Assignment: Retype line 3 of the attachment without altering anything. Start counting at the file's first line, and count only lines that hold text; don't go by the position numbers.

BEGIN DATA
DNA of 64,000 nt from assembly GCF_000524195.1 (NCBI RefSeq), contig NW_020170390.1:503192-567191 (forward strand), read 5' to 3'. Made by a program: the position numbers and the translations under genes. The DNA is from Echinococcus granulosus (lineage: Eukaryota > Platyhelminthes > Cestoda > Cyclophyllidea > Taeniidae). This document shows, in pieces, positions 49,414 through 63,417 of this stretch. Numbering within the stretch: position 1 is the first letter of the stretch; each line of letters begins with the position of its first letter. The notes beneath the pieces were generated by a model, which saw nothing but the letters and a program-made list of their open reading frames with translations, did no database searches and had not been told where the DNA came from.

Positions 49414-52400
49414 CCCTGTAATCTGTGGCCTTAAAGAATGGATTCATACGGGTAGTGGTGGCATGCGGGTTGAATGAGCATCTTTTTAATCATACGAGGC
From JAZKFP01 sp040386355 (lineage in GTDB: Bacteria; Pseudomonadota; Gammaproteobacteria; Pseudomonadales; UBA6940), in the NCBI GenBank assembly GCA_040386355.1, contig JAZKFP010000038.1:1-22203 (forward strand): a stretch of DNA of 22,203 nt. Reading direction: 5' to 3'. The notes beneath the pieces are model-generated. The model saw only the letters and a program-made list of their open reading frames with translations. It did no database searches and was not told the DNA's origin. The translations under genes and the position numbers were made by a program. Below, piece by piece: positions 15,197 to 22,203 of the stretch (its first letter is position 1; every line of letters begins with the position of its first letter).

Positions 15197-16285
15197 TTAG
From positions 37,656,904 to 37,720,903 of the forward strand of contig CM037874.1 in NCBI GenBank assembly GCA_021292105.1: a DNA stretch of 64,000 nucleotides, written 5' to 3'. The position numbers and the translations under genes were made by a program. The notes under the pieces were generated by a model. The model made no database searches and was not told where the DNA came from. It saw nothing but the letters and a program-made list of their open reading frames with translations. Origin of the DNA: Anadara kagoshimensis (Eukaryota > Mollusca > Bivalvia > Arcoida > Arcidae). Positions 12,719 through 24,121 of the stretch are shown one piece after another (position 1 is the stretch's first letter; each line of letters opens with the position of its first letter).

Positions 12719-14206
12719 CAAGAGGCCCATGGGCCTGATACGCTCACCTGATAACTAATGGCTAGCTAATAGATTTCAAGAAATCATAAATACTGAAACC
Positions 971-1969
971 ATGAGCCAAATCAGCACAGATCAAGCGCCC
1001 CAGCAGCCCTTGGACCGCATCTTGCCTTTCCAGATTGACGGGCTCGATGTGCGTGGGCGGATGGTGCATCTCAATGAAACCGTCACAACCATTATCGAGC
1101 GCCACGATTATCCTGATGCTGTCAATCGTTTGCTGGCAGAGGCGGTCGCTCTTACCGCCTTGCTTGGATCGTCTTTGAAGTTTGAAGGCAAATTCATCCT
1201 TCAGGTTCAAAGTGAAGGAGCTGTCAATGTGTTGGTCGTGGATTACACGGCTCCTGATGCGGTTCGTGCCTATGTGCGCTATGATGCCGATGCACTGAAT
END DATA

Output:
49414 CCCTGTAATCTGTGGCCTTAAAGAATGGATTCATACGGGTAGTGGTGGCATGCGGGTTGAATGAGCATCTTTTTAATCATACGAGGC